Uncle Ivan, The Candy Man

By Pastor Bruce K. Oyen, First Baptist Church, Spearfish, SD

    I was born in Appleton, MN, in 1953. We lived in Appleton, and on two farms, one of which was maybe 20 miles north of Appleton, right next to Drywood Lake. We lived on this farm longer than on the other one, and it is of this farm that I have the most memories. Fortunately, they are all good memories.

One of my memories of those years, now long ago, was of the times when Uncle Ivan and Aunt Hazel would come from California to visit relatives. I think they always came in the summer. They were nice people. But what I remember most about them is that, shortly after they would drive up to our farm house, Uncle Ivan would open the trunk of his fancy Cadillac and hand out treats to any kids present. The treats were not only candy, but also raisins. If memory serves me well, the raisins were in small, paper boxes, just like the ones some stores sell now.

This was Uncle Ivan’s way of befriending kids, and it worked well. But as I look back on those visits from Uncle Ivan and Aunt Hazel, I must admit that I was more interested in the treats he handed out than in him as a person. But, then, that is to be expected from a young  child.
I tell this story to make this point: Some people never grow up. Many teenage boys and grown men only like their girlfriends for the “treats” they get from them. They don’t really care about the person who gives the “treats.” That is why they easily move on from one “treat giver” to another. And isn’t this true of many others who have learned how get handouts from others, whether it is from their relatives, friends, churches in their communities, welfare agencies of one kind and another, and local, state, and federal governments?

But the worst abuse of all is the abuse of God himself. This is due to what is known as “the prosperity Gospel,” which teaches that God wants all his children to be healthy and wealthy, with an emphasis on being wealthy. This false Gospel (false because it is not the Gospel found in the Bible) makes God to be the Divine Uncle Ivan who opens the trunk and hands out treats to anyone who wants them. Of course, the God of the Bible is omniscient, so he knows what motivates a person to seek his blessings. He is also holy, and doesn’t promise to give his blessings to anyone who simply looks to him for a handout.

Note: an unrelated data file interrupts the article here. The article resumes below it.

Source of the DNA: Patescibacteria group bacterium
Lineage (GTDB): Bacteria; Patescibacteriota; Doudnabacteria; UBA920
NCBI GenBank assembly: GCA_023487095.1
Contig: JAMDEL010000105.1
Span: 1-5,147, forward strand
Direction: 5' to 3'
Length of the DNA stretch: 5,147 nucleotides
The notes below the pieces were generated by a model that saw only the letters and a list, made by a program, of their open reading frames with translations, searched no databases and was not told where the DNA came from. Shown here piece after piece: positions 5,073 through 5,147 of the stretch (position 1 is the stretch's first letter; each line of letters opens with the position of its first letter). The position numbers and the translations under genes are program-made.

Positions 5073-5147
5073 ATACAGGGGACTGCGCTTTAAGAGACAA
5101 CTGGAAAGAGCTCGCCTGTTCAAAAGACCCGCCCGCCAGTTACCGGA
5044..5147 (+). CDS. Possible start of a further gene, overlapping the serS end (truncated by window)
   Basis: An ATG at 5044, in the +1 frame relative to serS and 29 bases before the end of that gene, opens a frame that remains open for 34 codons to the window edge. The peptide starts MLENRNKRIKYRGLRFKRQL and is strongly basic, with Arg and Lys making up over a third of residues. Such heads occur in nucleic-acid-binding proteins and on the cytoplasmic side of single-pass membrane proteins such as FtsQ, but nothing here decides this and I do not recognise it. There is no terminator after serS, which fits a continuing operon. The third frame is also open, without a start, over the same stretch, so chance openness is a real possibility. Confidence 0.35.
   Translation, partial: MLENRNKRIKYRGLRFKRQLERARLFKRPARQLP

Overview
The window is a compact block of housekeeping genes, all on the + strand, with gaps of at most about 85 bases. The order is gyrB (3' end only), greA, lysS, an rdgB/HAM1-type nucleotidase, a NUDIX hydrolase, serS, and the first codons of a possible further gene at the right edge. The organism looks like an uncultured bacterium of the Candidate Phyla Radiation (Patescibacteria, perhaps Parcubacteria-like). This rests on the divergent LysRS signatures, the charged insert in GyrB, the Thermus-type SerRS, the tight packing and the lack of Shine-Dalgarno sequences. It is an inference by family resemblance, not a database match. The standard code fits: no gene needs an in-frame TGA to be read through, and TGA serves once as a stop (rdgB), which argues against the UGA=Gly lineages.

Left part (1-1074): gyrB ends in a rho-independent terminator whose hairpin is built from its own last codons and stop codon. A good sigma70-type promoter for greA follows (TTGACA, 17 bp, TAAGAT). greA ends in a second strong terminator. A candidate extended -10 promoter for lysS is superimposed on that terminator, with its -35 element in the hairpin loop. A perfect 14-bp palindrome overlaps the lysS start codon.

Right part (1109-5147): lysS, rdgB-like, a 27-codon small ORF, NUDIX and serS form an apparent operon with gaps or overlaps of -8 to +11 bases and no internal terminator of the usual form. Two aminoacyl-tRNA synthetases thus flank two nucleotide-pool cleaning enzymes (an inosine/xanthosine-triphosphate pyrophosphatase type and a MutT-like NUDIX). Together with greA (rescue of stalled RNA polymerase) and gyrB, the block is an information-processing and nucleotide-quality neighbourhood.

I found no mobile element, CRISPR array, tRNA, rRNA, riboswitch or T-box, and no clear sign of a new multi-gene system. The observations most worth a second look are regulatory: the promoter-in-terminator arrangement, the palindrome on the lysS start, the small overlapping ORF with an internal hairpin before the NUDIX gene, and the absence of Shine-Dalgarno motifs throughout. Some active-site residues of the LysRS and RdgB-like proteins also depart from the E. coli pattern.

But isn’t that exactly what the preachers of the prosperity Gospel promote? They want a god (notice I wrote “god” not “God”) who wants to make them happy by giving them multi-million dollar homes, very expensive cars, and, of course, multi-million dollar private jets that will enable them to fly around the world to promote their “ministries.” What they hope most folks don’t know is that their expensive lifestyles are often paid for by donors who can hardly pay their own bills. But these donors often donate because they have been led to believe that by doing so, the Divine Uncle Ivan will open his trunk and make them rich, too. Therefore, greed motivates the preachers of this false Gospel and those who have fallen for it.

Now, consider this: if we want to shut down the prosperity Gospel, all we have to do is convince people that the Bible’s God, the only true God, is not interested in making everyone rich. What he is interested in is people who will love him and worship him for who he is, not for the “treats” he has in the trunk. And the way to convince people of this fact about God is to get them to read God’s Book, the Bible, and to compare its teachings with the prosperity Gospel. If they do so with open minds and open hearts, they will see the prosperity Gospel to be the false and harmful thing that it is. A good place to read about this in the Bible is chapters 5, 6, & 7 of the New Testament’s Gospel of Matthew. Once those chapters have been carefully read, one can move on to other parts of the Bible that speak about the danger and deceptiveness of seeking wealth and other forms of prosperity. An example is 1 Timothy, chapters 5 & 6.

The Bible does not teach there is something inherently wrong with wealth and prosperity. But it does teach that these things can easily sidetrack us from more important things in life, especially a relationship with God through faith in the Lord Jesus Christ.

Who do we love and worship? The Divine Uncle Ivan, or the Bible’s God?


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